How to Check Your Car's Fuses

How to Check Your Car's Fuses

8th Dec 2016

Fuses play an important role in protecting your car's electrical components from potentially catastrophic damage -- damage that could spark a fire and pose a serious risk to your safety and the safety of your passengers.

Fuses are "rated" for a specific amount of current. If the current exceeds this amount, it blows; thus, preventing the current from traveling to the connected electrical component. Blown fuses are both good and bad. They are good in the sense that it worked: it protected your electrical component from current overload. But it's also bad in the sense that it indicates an underlying problem, such as a shorted wire. In any case, you should refer to the following steps below to test your car's fuses.

When you are ready, go ahead and pop your hood and look for the fuse book. Most cars have one or two fuse boxes, typically located near the battery or engine. With the engine off, disconnect the battery and remove the pull out the fuses. There are several ways to check fuses, including both a visual inspection and a more accurate test using a multimeter.

For a visual inspection, look to see if the if the fuse is intact. A "good" fuse should have a solid center, without any breakage or openings. If there's a break in the middle of the fuse, it's probably blown, in which case current won't pass through it. Visual inspections aren't 100% accurate, however, which is why it's a good idea to use a multimeter.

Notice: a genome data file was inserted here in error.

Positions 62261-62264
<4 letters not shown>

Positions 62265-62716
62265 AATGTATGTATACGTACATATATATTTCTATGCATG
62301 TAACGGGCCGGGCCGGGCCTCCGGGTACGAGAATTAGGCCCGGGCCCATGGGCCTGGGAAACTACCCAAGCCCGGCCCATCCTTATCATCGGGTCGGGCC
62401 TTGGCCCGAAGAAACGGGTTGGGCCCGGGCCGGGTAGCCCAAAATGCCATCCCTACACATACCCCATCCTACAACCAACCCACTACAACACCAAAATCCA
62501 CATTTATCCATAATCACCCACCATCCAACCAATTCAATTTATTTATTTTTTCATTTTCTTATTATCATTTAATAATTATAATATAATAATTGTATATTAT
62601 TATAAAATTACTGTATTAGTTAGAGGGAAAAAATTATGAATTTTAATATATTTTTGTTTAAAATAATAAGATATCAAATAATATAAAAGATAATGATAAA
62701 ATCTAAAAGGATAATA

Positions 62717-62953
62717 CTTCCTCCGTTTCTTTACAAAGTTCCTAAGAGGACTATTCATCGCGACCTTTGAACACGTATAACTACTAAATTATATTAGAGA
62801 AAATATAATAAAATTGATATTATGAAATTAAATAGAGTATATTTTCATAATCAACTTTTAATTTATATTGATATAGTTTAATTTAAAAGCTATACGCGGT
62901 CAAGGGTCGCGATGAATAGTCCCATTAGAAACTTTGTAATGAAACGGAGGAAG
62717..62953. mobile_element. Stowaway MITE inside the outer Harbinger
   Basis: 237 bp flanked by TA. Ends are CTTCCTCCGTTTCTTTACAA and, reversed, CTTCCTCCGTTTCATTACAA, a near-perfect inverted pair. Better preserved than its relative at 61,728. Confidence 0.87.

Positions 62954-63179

Multimeters work by measuring AC and DC voltage, resistance and the flow of current. When testing a fuse, you can use it as an ohmeter or ammeter. Simply connect the positive lead to one end of the fuse and the negative lead to the other. Assuming your multimeter is set to either an ohmeter or ammeter, it should transmit a small but noticeable amount of electricity to the fuse. If the current passes through, the multimeter typically makes a buzzing sound, indicating that the fuse is still good. If the current doesn't pass through, it won't make this noise, indicating the fuse is blown.

Of course, it's recommended that you replace any blown fuses with new fuses of the same current rating. Until those blown fuses are replaced, the connected electrical components simply won't work. Hopefully, this gives you a better understanding of car fuses and how they work.